Caldwell: Do you think the street art scene is becoming formulaic, what with the seemingly abundant amount of legal walls, festivals and group shows, or is this still an authentic progression?

Hicks: Street Art is dead. The corpse of street art has wandered the streets trying to find a new label to wear without any success. The original actions, motivations and effectiveness of street art died long ago.There is some phenomenal work that is still produced that could be classified as street art in the fact that it’s art that is on the street, but I think that people trying to still claim that ‘street art’ is revolutionary or subverting the gallery model on it’s head is idiotic. Originally street art evolved because there was this in-between group of kids who didn’t do graffiti, but they didn’t fit into the gallery system. So they found a gallery – the street.

However, when a subculture or movement becomes self aware you can’t claim that it’s pushing the boundaries really. Once you’re self aware, then people start trying to define it. They start to impose these imaginary rules, protocols, and ideas. So now you can say that ‘this’ is street art, but ‘that’ isn’t. These days you have kids paying 40k a year going to art school trying to emulate what evolved in street art decades earlier. You have real estate developers that use street art as a handshake to the surrounding community to ease the transition of gentrification. You have street artists claiming that they’re raging against the machine while wearing Louboutin shoes at the opening. Street art has become a parody of itself. I’m not saying that the work isn’t good, but the definition of street art as an overall movement is antiquated.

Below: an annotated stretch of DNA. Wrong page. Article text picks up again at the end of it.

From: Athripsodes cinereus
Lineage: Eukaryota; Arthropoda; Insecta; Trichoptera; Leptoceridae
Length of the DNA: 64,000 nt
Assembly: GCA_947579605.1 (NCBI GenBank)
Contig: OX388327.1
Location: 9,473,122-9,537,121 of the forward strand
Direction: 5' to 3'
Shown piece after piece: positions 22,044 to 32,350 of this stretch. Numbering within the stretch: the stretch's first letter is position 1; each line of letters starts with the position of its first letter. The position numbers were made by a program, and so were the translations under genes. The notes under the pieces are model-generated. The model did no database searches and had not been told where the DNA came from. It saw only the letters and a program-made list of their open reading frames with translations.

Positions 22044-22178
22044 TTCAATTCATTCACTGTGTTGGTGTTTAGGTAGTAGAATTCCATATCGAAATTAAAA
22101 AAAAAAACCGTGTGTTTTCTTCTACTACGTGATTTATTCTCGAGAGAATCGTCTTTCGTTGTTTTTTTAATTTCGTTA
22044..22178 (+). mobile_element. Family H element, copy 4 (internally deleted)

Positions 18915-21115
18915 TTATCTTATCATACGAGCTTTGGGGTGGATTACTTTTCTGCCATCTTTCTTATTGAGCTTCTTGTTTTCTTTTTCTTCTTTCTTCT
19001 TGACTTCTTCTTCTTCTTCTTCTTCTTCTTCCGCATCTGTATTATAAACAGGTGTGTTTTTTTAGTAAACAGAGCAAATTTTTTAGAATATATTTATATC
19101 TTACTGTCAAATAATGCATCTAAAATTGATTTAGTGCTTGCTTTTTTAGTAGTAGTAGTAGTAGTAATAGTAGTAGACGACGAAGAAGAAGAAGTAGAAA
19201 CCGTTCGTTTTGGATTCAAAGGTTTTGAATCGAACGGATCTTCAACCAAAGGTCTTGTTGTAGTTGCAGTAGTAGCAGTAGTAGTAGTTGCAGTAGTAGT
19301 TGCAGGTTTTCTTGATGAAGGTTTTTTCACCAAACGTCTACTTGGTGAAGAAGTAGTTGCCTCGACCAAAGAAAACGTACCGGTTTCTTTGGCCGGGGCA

If you look at artists like Aryz, C215, or Swoon, and you just think ‘that’s great art’. You don’t think ‘they are good for a street artist’. Good art should be timeless. But you look at some artists and you try to imagine them 50 years from now and the work doesn’t hold up without the street art label to carry it.

The definitions and classification of artists is something that artists shouldn’t concern themselves with. Artists should just make art. Labeling yourself limits how people perceive you. It limits the potential that you have. I’ve been included as a street artist over the years – and maybe I am – but I’ve never embraced it because I never want to feel limited. I just want to make art and I don’t really care if the tight jean fix wheel hipster likes it, or the 80 year old trust fund manager likes it. My focus is just making art that conveys the ideas and vision that I have. Labels and it’s definition is best left to others.

Caldwell: If you weren’t an artist what might you be doing with your time?